• This technique requires extra markup.
  • Typographic issues arise from inline-block

Flexbox:

Flexbox is a really handy tool that gets you out of tough situations. The main benefits of using this tool are:

  • Once you actually fully understand it, CSS for Flexbox is easy to write.
  • As the name suggests it is truly flexible and can do almost anything.
  • You actually have true vertical and horizontal centering with Flexbox.
  • There are a few minor problems with this though:
  • You have to write three different syntaxes.
  • It has only partial support in Firefox.

Box-Sizing: Border-Box:

Using something like this mentioned below tells the browser to calculate an element’s width including its padding and border rather than just the content like is the default.

*,*::before, *::after { box-sizing:border-box;}

CSS3 Calc function:

Calculating values using the calc() function in CSS is a handy responsive trick. It is easy to simply design the layout with like width:70% and width:30%; but what happens when you require static width on a column. It is not possible to write something like width:70% and width:250px. And so then there is the calc() function. This CSS function has the ability to calculate a value using measurements with two different units. Take the following code as an example:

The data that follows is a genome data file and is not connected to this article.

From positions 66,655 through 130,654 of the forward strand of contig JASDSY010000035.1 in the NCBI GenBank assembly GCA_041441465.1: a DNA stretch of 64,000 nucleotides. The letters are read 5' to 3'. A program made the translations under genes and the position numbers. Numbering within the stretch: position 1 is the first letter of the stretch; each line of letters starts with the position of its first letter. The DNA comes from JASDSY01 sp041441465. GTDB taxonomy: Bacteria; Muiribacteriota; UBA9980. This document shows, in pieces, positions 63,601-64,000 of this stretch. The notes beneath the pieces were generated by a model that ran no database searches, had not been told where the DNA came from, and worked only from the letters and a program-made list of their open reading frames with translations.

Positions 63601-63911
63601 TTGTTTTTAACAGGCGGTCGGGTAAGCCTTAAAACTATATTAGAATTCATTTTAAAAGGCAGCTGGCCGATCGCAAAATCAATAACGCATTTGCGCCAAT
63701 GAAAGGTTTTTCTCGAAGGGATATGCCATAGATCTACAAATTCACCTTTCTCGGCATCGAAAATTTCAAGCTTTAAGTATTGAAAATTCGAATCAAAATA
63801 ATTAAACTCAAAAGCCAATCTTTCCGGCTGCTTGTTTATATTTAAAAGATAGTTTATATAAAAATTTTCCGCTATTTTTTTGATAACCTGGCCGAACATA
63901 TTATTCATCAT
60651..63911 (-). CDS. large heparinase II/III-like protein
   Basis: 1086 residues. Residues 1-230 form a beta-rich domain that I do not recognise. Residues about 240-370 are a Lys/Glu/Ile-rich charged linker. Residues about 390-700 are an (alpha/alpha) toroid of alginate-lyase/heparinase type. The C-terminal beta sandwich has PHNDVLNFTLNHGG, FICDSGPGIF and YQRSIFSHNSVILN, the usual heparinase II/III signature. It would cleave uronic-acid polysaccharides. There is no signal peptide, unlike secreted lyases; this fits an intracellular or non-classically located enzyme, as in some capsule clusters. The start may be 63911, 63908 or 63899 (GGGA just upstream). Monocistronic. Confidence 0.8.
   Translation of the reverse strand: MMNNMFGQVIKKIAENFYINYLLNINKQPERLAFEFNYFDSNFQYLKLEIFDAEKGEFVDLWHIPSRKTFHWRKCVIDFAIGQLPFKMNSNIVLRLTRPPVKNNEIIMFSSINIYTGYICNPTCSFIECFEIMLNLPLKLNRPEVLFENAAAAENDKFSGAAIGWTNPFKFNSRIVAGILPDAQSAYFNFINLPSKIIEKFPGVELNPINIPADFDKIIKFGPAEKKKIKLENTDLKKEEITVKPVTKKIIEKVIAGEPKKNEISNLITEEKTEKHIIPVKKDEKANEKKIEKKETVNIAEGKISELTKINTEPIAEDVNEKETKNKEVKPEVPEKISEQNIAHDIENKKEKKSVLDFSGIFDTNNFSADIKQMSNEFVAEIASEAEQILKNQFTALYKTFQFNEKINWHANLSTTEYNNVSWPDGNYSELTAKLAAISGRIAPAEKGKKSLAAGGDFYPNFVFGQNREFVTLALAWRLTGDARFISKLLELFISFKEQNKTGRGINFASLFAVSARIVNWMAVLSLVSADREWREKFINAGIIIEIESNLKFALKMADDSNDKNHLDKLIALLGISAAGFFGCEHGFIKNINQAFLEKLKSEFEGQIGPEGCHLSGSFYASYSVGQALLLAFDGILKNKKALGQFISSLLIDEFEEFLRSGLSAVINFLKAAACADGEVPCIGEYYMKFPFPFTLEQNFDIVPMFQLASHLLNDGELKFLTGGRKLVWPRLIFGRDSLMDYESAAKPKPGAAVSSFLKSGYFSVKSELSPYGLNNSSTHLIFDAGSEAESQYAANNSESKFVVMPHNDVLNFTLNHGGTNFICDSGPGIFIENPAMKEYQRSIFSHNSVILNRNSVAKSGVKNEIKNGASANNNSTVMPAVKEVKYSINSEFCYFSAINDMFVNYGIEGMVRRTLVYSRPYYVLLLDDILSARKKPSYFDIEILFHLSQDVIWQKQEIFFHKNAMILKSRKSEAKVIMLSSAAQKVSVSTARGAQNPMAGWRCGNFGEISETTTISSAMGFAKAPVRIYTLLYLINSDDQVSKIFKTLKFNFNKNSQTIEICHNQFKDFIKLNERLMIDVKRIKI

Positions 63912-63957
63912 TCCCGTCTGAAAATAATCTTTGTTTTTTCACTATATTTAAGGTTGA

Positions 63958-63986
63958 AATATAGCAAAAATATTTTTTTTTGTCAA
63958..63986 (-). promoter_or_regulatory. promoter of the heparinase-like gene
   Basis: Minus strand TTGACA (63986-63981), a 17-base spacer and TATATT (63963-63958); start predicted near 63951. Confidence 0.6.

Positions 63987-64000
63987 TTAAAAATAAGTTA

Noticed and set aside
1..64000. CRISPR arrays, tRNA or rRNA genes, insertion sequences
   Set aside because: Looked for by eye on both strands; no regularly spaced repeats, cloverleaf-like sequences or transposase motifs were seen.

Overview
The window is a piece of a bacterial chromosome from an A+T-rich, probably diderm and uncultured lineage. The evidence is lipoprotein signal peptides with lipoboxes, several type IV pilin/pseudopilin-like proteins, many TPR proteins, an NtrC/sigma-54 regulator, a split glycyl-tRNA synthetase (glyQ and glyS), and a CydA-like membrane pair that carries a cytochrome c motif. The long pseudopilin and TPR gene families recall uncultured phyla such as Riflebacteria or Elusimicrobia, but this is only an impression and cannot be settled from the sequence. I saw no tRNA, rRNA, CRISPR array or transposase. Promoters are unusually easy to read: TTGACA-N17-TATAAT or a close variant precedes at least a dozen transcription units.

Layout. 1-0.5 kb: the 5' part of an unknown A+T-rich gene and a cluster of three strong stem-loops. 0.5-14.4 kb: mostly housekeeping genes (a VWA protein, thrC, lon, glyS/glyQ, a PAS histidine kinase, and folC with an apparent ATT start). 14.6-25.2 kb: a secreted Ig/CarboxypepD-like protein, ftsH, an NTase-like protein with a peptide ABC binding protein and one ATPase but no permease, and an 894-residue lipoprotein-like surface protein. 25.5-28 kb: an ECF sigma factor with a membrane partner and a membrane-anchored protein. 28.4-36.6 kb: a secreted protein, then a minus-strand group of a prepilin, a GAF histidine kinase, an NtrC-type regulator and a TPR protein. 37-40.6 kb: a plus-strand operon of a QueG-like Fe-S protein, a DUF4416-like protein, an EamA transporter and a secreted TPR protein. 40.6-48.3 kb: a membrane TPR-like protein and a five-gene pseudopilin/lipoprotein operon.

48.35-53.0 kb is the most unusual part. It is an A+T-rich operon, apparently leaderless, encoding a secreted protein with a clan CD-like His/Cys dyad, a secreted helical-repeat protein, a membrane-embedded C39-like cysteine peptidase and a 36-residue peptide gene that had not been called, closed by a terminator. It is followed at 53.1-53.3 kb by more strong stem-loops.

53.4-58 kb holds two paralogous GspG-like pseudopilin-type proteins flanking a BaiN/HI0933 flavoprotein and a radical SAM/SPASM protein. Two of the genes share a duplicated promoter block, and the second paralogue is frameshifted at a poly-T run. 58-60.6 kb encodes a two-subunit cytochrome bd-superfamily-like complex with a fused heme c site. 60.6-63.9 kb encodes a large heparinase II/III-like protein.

.content { width:calc(100%-200px); }
.sidebar {width:200px; }

Media Queries in JavaScript:

In the case that you require to trigger an event using the screen width and need it to happen at the same width as your breakpoint then the following will come in handy. $(window).width() or window.outerWidth. In the more modern browsers there is the option of using window.matchMedia() function. It does take one parameter though, a media query and returns a boolean indicating whether or not the media query is matched. As for the older browsers, Modernizr offers the .mq test that can be used in pretty much the same manner.

On conclusion:

Like everything else responsive design is evolving as well. You might have made your first responsive website way back in 2011. But the number tools available then were a lot less. Many new ideas and methods have surfaced since then; not to mention problems. But we always tend to find a solution to every problem hence you can definitely expect to see more tools and techniques as far as responsive web design is concerned.

1 Star2 Stars3 Stars4 Stars5 Stars (No Ratings Yet)
Loading...Loading...

Comments are closed.